The climax is less silly and more plausible than in many other Regencies (translation: it was pretty silly, in a lot of ways, but by this point in the book I was sufficiently invested that I didn’t mind). And then the book ended in the best possible way – with the villain routed, a thoroughly believable HEA, a big kiss and me with a huge grin on my face. Highly recommended. Five stars.


Review: ‘Venetia’ by Georgette Heyer

May 22, 2018 Review 0

Hooray for a heroine who is smart, resourceful and knows her own mind right from the start! So many of Heyer’s heroines somehow don’t recognise their own feelings until the hero sweeps them into his manly arms and kisses them thoroughly, but Venetia is not of that type. She sees her soul-mate in Damerel almost at once, and isn’t the slightest bit deterred by his rakish past. In fact, at the end of the book, her urgency in wanting to get back to him is as much driven by fear that he will take another mistress as anything else.

Venetia is twenty five, and has lived secluded all her adult life, firstly by the vagaries of her eccentric father, and later by the need to deputise for her absent brother, the heir to the estate, and her highly intellectual younger brother, who has a leg damaged by childhood illness. She is pursued by two dogged swains. One is a suitable and worthy but deadly dull man, who never respects Venetia enough to believe her when she says she doesn’t want to marry him. In fact, he never believes anything she says, because he’s a man and he knows better. The other is very young, suffering from over-romantic calf-love.

Into this state of stasis drops the owner of the neighbouring, much neglected, estate, Lord Damerel, a renowned rake and ne’er-do-well. As is very commonplace in these stories, his every action within the confines of the book are perfectly respectable (with one exception – his first meeting with Venetia). But from then onwards, he lives a blameless, not to say generous and open-hearted, life, setting his estate in order, taking Venetia’s hard-to-manage brother in hand and behaving with perfect propriety towards Venetia herself. It’s claimed that his objective is to seduce her, but frankly he never steps outside the bounds of propriety once, so it’s hard to believe.

The romance in this book is one of the most natural and charming that Heyer ever wrote. These two are perfect friends, getting along so well that you wonder quite how they can ever be kept apart. But kept apart they are, and for that stupid old chestnut of a reason, ‘the heroine’s own good’. Fortunately, Venetia discovers the truth and, being a resourceful lady, sets about securing her own happiness with great determination. My eyebrows rose at her journey all alone on the mail coach, and there’s just a touch of deus ex machina in the way she resolves her difficulty, but whatever.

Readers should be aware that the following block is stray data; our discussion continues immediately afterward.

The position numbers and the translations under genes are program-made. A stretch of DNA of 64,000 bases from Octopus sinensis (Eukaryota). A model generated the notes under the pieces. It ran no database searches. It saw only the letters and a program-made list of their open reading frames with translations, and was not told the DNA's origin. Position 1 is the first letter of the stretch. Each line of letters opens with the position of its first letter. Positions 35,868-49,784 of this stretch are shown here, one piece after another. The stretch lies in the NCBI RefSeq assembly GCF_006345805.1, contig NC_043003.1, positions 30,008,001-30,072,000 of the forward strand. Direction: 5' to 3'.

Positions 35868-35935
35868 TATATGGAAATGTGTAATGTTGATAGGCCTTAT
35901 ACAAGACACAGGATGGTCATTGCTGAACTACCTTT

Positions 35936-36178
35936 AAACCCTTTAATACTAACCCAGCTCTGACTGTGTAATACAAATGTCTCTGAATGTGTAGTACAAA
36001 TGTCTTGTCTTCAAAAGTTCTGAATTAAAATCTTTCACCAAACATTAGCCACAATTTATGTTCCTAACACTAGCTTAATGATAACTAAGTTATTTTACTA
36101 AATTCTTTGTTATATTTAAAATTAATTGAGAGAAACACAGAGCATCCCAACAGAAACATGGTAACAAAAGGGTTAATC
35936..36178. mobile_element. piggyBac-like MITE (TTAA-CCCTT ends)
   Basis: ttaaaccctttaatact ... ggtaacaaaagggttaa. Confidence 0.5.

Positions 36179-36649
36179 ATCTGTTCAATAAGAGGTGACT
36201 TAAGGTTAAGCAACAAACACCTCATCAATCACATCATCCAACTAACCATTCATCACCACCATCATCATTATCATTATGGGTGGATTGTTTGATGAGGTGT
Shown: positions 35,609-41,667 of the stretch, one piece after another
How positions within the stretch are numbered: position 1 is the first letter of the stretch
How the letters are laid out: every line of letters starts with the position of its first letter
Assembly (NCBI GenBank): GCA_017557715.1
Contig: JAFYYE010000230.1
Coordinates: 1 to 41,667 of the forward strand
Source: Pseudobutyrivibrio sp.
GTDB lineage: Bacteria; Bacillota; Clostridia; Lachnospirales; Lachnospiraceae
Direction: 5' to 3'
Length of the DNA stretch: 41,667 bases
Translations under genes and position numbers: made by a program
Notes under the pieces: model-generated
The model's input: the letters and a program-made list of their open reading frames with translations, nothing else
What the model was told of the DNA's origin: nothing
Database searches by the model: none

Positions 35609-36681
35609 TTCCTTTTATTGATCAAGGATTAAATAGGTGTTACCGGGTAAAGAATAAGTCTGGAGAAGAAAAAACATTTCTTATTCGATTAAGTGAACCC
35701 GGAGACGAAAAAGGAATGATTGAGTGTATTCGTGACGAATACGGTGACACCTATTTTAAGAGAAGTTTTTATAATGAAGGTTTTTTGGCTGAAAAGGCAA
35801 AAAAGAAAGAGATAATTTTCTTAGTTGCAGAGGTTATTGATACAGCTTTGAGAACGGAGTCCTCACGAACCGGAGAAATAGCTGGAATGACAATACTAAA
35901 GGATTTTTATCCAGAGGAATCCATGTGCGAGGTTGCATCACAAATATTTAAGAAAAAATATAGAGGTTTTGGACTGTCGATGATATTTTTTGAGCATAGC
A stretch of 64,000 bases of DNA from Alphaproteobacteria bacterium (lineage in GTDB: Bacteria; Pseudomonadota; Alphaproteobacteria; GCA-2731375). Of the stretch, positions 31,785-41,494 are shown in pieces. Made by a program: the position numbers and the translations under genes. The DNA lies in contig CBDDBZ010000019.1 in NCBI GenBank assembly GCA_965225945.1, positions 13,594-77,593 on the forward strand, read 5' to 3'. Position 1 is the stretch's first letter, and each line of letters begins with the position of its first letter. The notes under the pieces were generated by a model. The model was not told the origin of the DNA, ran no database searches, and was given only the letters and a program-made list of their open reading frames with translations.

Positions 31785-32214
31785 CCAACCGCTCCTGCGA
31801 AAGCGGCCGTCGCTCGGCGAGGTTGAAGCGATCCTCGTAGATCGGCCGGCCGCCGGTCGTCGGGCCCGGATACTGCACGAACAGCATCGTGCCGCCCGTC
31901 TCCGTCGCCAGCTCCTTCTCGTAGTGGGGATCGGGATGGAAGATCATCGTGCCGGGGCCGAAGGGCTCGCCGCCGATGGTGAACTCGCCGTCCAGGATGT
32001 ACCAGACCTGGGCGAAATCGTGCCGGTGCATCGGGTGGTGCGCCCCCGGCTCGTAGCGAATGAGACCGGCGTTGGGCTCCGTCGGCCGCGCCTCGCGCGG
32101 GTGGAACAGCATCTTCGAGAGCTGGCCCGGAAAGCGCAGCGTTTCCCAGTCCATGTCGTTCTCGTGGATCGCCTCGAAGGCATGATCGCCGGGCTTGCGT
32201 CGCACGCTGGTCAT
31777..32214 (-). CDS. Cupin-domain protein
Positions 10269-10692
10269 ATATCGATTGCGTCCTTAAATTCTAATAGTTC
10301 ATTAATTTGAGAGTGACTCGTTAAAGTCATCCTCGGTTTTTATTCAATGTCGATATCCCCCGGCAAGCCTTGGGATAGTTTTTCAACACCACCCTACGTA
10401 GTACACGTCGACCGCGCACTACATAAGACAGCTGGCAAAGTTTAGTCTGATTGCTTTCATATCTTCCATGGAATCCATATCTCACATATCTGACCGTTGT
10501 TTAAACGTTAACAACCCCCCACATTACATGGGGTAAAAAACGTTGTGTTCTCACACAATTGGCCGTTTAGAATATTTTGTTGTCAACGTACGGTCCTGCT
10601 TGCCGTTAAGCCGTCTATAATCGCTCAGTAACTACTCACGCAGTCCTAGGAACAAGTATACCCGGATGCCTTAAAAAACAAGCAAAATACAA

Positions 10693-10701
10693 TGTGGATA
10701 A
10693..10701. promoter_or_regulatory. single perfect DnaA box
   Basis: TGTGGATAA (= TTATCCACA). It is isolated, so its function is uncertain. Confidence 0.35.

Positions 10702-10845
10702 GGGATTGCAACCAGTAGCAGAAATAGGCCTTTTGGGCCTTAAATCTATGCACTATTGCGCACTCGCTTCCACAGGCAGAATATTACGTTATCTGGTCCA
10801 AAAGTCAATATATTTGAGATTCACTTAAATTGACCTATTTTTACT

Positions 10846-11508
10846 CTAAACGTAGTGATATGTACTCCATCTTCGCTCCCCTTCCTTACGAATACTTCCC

Venetia’s family, even the always absent heir, Conway, is steeped in selfishness. The father withdrew into seclusion, trapping Venetia with him. The older brother is both selfish and indolent, one of those people who just never knuckles down to doing anything that might make him the slightest bit uncomfortable. The younger brother is immersed in his books, to the point of barely noticing the existence of his sister. And the mother – well, let’s just say she was pretty selfish, too. So it comes as no surprise that when it come to the crunch, Venetia decides to be selfish, too, and grab her happiness by the scruff of its neck, regardless of her family. And of course Damerel has always been selfish, too. I do wonder whether he will reform or not. The two have this delightful discussion at the end of the book, and I’m not at all sure whether this is serious, or only partly serious or all in fun:

‘You’d know about my orgies!’ objected Damerel.
‘Yes, but I shouldn’t care about them, once in a while. After all, it would be quite unreasonable to wish you to change all your habits, and I can always retire to bed, can’t I?’
‘Oh, won’t you preside over them?’ he said, much disappointed.
‘Yes, love, if you wish me to,’ she replied, smiling at him. ‘Should I enjoy them?’
He stretched out his hand, and when she laid her own in it, held it very tightly. ‘You shall have a splendid orgy, my dear delight, and you will enjoy it very much indeed!’